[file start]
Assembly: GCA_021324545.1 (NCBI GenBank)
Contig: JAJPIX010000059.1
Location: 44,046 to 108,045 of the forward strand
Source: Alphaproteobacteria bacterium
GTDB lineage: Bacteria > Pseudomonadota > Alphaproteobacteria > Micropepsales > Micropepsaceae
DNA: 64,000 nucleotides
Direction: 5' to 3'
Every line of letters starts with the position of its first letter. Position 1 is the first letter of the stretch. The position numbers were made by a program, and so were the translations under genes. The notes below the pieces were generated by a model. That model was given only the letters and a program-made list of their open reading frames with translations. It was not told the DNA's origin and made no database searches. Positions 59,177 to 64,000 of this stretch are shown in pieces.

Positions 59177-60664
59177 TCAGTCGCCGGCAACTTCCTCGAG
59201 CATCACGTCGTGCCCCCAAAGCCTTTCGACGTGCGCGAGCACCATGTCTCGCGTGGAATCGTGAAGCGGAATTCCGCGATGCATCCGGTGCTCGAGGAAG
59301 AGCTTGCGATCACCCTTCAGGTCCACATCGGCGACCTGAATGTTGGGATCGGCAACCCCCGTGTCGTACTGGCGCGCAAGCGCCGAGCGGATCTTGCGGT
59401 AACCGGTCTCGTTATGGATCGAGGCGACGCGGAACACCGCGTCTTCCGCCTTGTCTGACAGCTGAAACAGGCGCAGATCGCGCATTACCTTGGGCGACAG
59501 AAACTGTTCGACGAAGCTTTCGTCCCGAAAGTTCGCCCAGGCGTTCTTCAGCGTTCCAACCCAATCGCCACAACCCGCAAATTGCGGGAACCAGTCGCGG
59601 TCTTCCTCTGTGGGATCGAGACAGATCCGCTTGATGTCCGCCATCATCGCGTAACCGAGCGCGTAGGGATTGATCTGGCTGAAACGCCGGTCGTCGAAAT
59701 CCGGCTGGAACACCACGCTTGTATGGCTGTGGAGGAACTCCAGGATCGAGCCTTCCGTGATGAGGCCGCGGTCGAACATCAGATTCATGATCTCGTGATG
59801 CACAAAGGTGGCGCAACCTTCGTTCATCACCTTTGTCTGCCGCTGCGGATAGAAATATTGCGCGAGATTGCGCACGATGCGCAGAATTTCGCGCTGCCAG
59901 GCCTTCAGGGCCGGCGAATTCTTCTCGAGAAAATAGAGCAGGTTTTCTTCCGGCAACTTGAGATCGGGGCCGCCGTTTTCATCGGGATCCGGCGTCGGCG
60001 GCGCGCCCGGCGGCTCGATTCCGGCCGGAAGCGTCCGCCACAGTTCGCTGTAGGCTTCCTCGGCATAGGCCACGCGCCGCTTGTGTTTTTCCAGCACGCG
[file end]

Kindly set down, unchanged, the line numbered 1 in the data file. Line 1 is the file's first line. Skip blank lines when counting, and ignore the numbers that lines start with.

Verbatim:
Assembly: GCA_021324545.1 (NCBI GenBank)